Non-compete clauses can provide important protection for purchasers who have a legitimate interest in maintaining the value of the business they are acquiring. However, careful consideration must be given to the drafting of non-compete clauses in order to avoid allegations of anti-competitive conduct – which is a criminal offence in Ireland – and scrutiny from competition regulators such as the Competition and Consumer Protection Commission (CCPC) and the European Commission.
In general, a non-compete will not raise concerns if it:
- is limited to a duration of two years (where goodwill is being transferred);
- is limited to a duration of three years (where know-how also transfers);
- relates strictly to the business being acquired; and
- is limited to the territory in which that business already operates.
Non-competes that are overly broad in scope, of excessive duration or aim to protect the seller are unlikely to be considered necessary for the implementation of a transaction and may therefore:
- attract regulatory attention;
- be rendered unenforceable; and
- be subject to penalties.
A recent case demonstrates the potential pitfalls when a non-compete strays beyond these safe harbours, in the CCPC merger control determination of Sean Loughnane/Crinkle non-compete clauses were scrutinised.(1)
Non-compete clauses background
Any sale agreement will typically include a number of restrictive covenants (also referred to as ancillary restraints) imposed on the seller such as:
- a non-compete clause (ie, restricting the seller from setting up a business that competes with the buyer's newly acquired business for a specified period of time after closing);
- non-solicitation clauses; and
- purchase and supply obligations.
However, such clauses are permitted only in specific circumstances.
The European Commission has issued a notice providing valuable guidance on ancillary restraints, which includes non-compete clauses.(2) According to the notice, non-compete clauses must be "directly related and necessary to the implementation of the transaction". Non-compete clauses should be limited to the target's activities (ie, the products or services that make up the target business) and restricted in geographical scope to the territories in which the target business is operating at the time of completion. Therefore, the scope (product and geographic), duration and subject matter of the clause must not go beyond what is reasonably necessary to achieve the legitimate aim of implementing the transaction.
In terms of duration, the notice states that a three-year period is generally acceptable if both goodwill and know-how are acquired and two years if only goodwill is acquired.
Further, in transactions notifiable to the CCPC, parties must provide details of any ancillary restraints agreed between the parties or anticipated to be agreed between the parties. The CCPC will closely scrutinise any such agreements during its review and may raise questions where it believes that the scope of the clause goes beyond what is reasonably necessary to achieve the legitimate objective of implementing the transaction.
Outside of the merger control process, there is a potential risk that affected third parties (eg, a competitor or customer) or a disgruntled party, which is aware or suspects that an agreement or arrangement between parties to a transaction may be anticompetitive, can report or make a complaint to the CCPC or the European Commission, prompting the relevant authority to investigate.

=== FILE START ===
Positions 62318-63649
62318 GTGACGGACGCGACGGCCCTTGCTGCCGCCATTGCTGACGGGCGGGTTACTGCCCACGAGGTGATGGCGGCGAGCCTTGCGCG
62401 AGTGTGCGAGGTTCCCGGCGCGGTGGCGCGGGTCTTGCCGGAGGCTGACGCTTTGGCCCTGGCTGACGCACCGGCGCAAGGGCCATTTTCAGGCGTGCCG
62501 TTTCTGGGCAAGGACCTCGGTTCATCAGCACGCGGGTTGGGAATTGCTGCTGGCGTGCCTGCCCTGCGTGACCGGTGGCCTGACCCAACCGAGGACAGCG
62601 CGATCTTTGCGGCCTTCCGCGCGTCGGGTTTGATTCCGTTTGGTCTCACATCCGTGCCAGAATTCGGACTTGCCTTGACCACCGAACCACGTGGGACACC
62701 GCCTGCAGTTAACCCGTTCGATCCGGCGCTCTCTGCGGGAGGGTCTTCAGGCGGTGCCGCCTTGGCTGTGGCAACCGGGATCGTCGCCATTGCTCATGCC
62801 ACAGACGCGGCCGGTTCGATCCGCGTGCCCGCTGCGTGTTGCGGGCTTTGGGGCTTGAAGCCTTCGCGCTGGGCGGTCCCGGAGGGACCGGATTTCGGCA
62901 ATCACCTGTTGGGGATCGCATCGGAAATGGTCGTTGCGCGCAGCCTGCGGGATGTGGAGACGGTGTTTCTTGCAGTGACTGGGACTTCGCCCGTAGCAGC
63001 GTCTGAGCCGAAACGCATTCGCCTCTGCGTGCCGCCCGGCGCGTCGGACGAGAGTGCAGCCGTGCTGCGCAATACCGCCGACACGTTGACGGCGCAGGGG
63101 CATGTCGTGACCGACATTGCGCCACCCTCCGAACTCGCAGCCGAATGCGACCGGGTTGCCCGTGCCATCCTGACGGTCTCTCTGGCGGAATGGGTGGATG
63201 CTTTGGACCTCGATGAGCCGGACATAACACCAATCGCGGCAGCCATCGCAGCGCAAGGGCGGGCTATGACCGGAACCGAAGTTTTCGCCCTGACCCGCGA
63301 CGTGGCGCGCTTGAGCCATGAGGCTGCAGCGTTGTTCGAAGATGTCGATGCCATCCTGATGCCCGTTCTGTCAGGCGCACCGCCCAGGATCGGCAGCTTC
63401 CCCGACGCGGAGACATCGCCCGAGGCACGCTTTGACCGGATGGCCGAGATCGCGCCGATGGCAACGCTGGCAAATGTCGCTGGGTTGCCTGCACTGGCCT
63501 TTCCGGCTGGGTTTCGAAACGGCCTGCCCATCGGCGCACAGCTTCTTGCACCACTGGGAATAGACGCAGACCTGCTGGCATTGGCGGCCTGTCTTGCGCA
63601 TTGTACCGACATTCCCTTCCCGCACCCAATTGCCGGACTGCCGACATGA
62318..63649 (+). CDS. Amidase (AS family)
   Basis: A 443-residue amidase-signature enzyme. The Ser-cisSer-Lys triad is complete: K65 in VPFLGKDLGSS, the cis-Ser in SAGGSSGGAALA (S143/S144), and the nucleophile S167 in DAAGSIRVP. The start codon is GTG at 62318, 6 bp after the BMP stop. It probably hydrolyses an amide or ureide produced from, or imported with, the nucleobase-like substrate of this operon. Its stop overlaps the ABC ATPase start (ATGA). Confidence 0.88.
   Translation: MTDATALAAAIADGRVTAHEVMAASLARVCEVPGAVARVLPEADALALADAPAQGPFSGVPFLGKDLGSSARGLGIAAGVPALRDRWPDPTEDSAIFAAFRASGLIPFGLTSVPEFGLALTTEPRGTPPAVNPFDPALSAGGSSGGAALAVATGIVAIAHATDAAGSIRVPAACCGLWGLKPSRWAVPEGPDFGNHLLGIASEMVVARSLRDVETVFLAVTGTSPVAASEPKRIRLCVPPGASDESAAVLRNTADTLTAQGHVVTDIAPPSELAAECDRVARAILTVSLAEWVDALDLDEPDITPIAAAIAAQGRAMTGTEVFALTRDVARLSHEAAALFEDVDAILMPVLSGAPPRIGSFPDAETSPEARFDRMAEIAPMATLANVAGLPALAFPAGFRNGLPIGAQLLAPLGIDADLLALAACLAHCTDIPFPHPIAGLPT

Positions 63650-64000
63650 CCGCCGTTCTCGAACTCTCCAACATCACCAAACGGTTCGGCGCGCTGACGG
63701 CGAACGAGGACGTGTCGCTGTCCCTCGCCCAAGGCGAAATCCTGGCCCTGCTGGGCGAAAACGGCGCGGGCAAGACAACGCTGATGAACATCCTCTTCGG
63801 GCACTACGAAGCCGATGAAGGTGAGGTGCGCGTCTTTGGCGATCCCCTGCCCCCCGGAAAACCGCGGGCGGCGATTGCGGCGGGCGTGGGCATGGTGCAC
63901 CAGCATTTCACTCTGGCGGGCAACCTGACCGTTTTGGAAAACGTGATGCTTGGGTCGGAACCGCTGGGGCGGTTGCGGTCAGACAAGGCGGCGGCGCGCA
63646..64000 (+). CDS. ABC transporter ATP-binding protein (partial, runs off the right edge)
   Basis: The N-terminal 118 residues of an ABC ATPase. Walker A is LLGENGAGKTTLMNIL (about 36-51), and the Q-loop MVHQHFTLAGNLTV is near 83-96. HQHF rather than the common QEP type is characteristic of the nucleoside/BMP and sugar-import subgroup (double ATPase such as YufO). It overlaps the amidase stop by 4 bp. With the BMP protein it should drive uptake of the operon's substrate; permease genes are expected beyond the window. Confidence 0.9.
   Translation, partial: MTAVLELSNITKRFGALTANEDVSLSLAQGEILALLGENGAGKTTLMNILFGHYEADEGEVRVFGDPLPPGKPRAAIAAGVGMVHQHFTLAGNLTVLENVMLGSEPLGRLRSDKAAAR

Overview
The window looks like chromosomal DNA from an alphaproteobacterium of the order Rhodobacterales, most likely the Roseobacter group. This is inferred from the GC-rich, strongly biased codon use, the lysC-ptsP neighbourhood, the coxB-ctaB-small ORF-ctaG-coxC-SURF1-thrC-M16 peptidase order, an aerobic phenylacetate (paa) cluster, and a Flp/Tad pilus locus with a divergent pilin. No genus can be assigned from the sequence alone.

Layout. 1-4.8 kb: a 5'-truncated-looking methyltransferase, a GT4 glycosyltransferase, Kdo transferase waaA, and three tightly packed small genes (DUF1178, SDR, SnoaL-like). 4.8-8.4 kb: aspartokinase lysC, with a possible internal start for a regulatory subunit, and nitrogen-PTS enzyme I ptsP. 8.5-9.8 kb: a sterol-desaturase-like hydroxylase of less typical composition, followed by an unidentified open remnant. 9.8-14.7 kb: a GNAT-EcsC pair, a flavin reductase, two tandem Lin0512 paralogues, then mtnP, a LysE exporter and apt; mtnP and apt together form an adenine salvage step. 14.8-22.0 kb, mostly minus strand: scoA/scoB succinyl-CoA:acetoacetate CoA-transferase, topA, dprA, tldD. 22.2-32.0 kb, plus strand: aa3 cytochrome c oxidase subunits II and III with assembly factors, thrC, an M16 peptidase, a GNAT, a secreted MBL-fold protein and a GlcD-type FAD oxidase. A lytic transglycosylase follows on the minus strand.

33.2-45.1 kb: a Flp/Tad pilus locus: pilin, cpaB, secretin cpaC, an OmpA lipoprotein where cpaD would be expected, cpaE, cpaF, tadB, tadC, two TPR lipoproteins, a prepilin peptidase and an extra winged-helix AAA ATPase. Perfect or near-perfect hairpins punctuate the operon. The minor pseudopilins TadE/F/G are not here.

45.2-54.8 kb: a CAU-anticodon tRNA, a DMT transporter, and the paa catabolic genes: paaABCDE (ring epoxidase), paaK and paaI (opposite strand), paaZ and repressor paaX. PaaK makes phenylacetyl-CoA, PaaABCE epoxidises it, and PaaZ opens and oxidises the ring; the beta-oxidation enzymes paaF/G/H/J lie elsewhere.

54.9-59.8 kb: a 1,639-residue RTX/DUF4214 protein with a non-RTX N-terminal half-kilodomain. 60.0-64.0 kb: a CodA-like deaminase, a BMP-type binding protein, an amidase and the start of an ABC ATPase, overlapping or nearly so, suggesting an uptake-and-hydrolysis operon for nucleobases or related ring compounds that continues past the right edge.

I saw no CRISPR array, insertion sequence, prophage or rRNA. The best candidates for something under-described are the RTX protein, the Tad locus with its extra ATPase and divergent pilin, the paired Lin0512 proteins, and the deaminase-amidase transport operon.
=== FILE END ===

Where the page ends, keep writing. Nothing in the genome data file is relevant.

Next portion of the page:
The recent Sean Loughnane/Crinkle decision reaffirmed that non-compete clauses are permitted only when they are appropriately limited in accordance with the above rules.
The CCPC granted merger clearance on the condition that the parties delete a non-compete clause (in its entirety) from the asset purchase agreement. The transaction concerned the purchase by Sean Loughnane of business assets from Crinkle Fine Foods, from its parent, O'Brien Fine Foods. During its assessment of the transaction, the CCPC discovered that the parties' proposed agreement would prevent Sean Loughnane from competing with O'Brien Fine Foods in Ireland and the United Kingdom for two years following completion.
The CCPC found that, as O'Brien Fine Foods was not involved in the transaction and did not offer products and services that were part of the economic activity of the target assets, the non-compete clause was not directly related to and necessary for the implementation of the transaction and was potentially in breach of Section 4 of the Competition Acts 2002 and 2017 (as amended). To address the concern, the parties to the transaction agreed to vary the agreement and delete the non-compete clause (and non-solicitation clause) imposed on the purchaser in its entirety.
The CCPC allowed the non-compete obligation imposed by the agreement on Crinkle Foods and in assessing the permissibility of the clause, it followed the general European Commission approach set out in its notice on ancillary restraints.
A non-compete clause can have a valid part to play in transactions in protecting the purchaser's interest in the target business. Its role may be small in the context of a large M&A deal, but the consequences of a poorly drafted clause can raise unwanted attention from the competition authorities, potentially causing delays to a transaction or even resulting in damages. Competition authorities take a strict approach to clauses that go beyond the scope required to legitimately preserve the value of an acquired business.
This article was first published by The International Law Office and co-authored by EU Competition associates Ronan Scanlan and Liam Heylin.
The content of this article is intended to provide a general guide to the subject matter. Specialist advice should be sought about your specific circumstances.